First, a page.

And people who CHOOSE to carry on with piss poor lifestyle choices despite being offered initial help to stop, should have treatment taken away unless they pay.

    People who abuse staff should get heavy fines that go directly into the budget for that area, and extra levies to pay for the Police who would protect the staff and issue the fines. A&E would take a lot of money on the weekends!

    As for your idea 'Cancel all agency shifts, pay nurses overtime to work on their own wards', hear bloody hear!!!!

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  • dear Nick, please read this:

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  • Martin Gray

    Clegg and Cameron pledged to cut down the management and administration costs but have done nothing to do so; cuts ARE being made by PCTs and Trusts but these are also hitting front line services, again these were promised not to be affected, by closing wards and puutting staff on 90 consultaion periods (whatever they are).

    There has to be management and administration, it's the number of management tiers and the poor administration that needs to be fine tuned; leaving change in the hands of the present managers at Trust and PCT levels will not work - they will be looking at saving their own employment!

    Agree about the wastage of medicines and the excuses for this do not hold up. If a package is not opened and all the contents are present thenh why shouldn't that medication be put back on the shelves?

    Using consultants is pure wastage as they charge exhorbitant fees and produce little in return apart from 'ideas'.

    And why is it so essential to change names thus incurring the costs mentioned by another contributor on this thread? Pure madness and totally unecessary.

    There are some very valid suggestions already made, but you have to have compromise, you can't just target non clinicians unless you are prepared to take on their roles and responsibilities yourself. They are needed, but should be effective and effcient, doing the role they are being paid to do and not just attending endless, needless meetings.

    Collecting money from patients would be a logistic nightmare and extremely difficult to implement.

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  • Cut out all "management consultancy", and invest in health promotion. Major increases in the tax on tobacco and alcohol would help the NHS, as would forcing food providers to cut out salt and fats.

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  • I think to charge people for meals in hospital would epitamise what we do as nurses. food is a nutrient and patients are not going to recover without nutrients. not really a good idea. i think the fact that we are being asked what we can to save may just give them fresh ideas from the people who have to work in such conditions.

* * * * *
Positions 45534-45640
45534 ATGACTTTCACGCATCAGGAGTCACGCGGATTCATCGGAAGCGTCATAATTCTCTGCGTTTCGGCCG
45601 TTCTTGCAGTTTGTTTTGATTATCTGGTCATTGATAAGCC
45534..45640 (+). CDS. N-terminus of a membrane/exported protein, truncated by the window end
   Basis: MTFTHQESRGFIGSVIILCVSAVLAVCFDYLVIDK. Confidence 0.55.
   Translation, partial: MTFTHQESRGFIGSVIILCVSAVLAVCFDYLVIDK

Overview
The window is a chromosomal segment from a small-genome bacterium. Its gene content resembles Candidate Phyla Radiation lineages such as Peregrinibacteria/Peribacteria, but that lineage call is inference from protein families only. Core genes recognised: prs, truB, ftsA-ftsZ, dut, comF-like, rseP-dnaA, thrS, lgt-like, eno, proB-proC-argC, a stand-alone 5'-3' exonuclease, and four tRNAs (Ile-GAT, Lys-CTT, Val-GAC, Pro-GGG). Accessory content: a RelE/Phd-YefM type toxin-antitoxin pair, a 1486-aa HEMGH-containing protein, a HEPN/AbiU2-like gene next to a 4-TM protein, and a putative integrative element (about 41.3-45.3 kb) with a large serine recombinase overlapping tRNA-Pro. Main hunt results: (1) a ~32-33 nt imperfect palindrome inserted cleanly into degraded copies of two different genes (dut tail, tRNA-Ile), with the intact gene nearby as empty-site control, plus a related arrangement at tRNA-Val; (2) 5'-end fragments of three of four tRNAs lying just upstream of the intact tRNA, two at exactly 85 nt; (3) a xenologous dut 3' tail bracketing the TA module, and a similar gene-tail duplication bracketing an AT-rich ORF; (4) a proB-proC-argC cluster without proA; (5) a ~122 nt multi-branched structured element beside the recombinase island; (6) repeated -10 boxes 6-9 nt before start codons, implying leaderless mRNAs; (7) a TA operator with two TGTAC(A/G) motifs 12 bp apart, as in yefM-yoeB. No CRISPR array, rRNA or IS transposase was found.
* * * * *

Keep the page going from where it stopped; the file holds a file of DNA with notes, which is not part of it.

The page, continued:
I agree about the paid over time but paying less tax on having two jobs does seem a good idea too. lets hope one of the nurses who spoke to nick clegg came up with such an idea.

    We are our own worst enemies in terms of being taken for a ride by the government, but isn't that why we pay for our unions? they are not exactly speaking up at this time are they?

    I agree that unused medication and unused dressings should be put back into the system. was it cheaper when the nurses had all of the stock and not the patient?

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  • Anonymous | 26-Jun-2010 9:21 pm
    A lot of your suggestions already happen where I work and the GP's I work alongside work incredibly hard.
    One suggestion I would put forward is questioning the doubling of management and consultancy by introducing commissioning for out of hours contracts. The new private contracts are reduced because they are slashing and burning their costs at the expense of quality and care.
    The medication wastage issue I found shocking and frankly morally questionable.
    I think the NHS should be dictating/negotiating drugs bills with the pharmaceutical industry not the other way round.
    There should be an improved understanding of self care, basic care in community and then what constitutes urgent need.
    Missed appointments should be chargeable.
    The patients charter needs redraughting to improve people's understanding of rights and responsibilities and then what they actually cost.
    Government then needs to be honest about what the country can afford and where their choices are falling, eg. paying for war or looking after people.